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Why Gears 5 Updated Its Visual Style with More Color and Brightness


Gears of War—or rather now, just Gears—is one of the prodigal sons of Xbox, up there with the likes of Halo. The chainsaw-wielding, testosterone-oozing, co-op cover shooter got its fifth installment, Gears 5, this Friday, with some spicy twists. And it’s likely that you’ve noticed something new, something fresh, something exciting about Gears (of War)’s new look. Out is the glumness of the old days; in is a vibrant, colorful world that feels immediately more energetic and lush. Maybe you find it refreshing, maybe you find it appalling. Either way your gamer attitude sways, it’s clear Gears‘ visual style had to change.

In entertainment and gaming as a whole, we’ve recently seen a remarkable stylistic shift. All that was old, gritty, and monochromatic is being updated in bright, retro vibes. Think back to games like Far Cry, Rage, and Gears of War in the Playstation 3/Xbox 360 era. Everything was dark. The color palette for a new game was nearly indiscernible from the 300 other dark-as-hell (literally) shooters released that same month. Beyond gaming, take the Marvel Cinematic Universe’s evolution. While they were by no means the grittiest movies you’d ever seen, you can’t argue that Thor 1 and 2 vs. Thor Ragnarok were night and day, both visually and tonally.

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Similarly, recent releases Far Cry New Dawn, Rage 2, and the pièce de résistance, Gears 5, have completely ditched the monochromatic grit for an energetic color scheme that in turn energizes the gamer. Gears has always been strong stylistically, especially with the modeling. The characters show off angled, chiseled faces and stocky bodies, covered with that rustic, battle-torn Coalition armor. Previous Gears installments favored a very washed-out, texture-driven look, with the exception of vivid reds for blood and yeah, a few banners too. With this new release, stark changes are apparent from the start.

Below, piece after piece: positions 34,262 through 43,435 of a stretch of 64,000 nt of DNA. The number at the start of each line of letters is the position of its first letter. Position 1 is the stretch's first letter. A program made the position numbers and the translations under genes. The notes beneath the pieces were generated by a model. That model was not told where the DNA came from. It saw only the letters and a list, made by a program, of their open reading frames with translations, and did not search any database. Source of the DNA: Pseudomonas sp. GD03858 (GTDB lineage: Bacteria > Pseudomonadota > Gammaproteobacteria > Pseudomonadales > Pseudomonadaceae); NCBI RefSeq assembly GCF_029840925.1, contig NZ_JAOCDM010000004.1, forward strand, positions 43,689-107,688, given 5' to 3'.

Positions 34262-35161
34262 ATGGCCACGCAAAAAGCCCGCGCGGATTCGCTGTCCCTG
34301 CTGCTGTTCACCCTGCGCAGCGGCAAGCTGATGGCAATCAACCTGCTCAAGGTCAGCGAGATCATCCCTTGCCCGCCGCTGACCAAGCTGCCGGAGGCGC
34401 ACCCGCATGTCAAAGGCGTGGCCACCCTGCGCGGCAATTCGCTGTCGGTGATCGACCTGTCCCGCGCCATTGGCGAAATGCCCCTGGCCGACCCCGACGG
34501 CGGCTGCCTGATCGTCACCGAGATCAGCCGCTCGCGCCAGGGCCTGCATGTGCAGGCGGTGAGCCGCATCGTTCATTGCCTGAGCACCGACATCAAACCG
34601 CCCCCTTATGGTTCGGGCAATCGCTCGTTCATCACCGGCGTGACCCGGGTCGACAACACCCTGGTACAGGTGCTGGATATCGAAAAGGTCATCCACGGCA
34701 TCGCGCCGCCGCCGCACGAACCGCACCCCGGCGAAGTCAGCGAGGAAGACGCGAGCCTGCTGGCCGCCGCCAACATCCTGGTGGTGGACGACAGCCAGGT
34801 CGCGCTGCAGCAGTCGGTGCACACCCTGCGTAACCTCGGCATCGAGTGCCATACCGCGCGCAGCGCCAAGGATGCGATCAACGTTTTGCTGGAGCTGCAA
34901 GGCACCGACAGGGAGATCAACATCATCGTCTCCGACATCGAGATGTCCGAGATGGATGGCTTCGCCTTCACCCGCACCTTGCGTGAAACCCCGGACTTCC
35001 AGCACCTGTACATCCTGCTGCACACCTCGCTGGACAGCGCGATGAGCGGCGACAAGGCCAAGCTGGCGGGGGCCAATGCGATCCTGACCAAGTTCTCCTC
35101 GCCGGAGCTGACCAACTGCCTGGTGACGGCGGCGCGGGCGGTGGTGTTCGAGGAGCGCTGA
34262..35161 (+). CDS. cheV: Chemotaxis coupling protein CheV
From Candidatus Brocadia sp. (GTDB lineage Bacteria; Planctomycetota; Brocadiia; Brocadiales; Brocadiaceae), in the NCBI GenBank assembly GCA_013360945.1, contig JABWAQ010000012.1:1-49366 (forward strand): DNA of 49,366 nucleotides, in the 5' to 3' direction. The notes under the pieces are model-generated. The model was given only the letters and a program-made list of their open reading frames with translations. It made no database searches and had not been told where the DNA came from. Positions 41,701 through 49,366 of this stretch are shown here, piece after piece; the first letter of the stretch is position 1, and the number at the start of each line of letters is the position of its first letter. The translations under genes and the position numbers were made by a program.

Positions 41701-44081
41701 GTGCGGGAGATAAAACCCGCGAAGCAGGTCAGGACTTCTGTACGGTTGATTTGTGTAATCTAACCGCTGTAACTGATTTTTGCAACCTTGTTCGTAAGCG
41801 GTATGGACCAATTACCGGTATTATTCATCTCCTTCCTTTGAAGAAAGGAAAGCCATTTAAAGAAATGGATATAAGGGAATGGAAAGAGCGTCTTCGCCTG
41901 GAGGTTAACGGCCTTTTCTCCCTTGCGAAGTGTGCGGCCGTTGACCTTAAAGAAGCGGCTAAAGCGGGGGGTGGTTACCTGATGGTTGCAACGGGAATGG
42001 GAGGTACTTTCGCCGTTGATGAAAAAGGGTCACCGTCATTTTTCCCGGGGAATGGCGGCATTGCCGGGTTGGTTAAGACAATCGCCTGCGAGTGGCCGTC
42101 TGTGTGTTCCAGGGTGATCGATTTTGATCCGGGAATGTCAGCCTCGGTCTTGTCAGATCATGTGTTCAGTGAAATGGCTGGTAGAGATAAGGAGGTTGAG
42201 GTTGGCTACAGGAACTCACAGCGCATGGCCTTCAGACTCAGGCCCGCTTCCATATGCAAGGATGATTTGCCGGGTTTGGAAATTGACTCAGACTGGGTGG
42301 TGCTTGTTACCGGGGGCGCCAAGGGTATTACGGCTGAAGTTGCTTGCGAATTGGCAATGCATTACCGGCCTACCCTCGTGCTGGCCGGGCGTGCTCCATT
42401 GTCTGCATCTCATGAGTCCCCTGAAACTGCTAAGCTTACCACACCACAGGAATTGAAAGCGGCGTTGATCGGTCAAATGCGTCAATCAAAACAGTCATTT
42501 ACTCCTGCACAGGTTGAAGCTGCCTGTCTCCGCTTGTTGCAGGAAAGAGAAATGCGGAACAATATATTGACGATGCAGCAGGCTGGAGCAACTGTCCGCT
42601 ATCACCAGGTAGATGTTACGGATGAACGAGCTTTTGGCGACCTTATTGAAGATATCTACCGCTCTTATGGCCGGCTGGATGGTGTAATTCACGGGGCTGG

“Starting with Gears of War 4 and continuing through Gears 5, we felt that we needed to break away from the traditional ‘Greys of War’ look,” says Aryan Hanbeck, art director for Gears 5 (and previously associate art director on Gears of War 4). “At the time, that look was very prevalent in cinematic war movies and gave the game a certain feel that made a lasting impression. When the Gears franchise came to Microsoft [in 2014], the time was right for a fresh perspective on color in relation to the Gears universe. I certainly don’t think the war, creepy, horror vibe and color are mutually exclusive.”

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You can see that as you open onto a boot camp in Gears 5, where players don bright blue armor in a stunningly colored city—all without losing that same old Gears feel.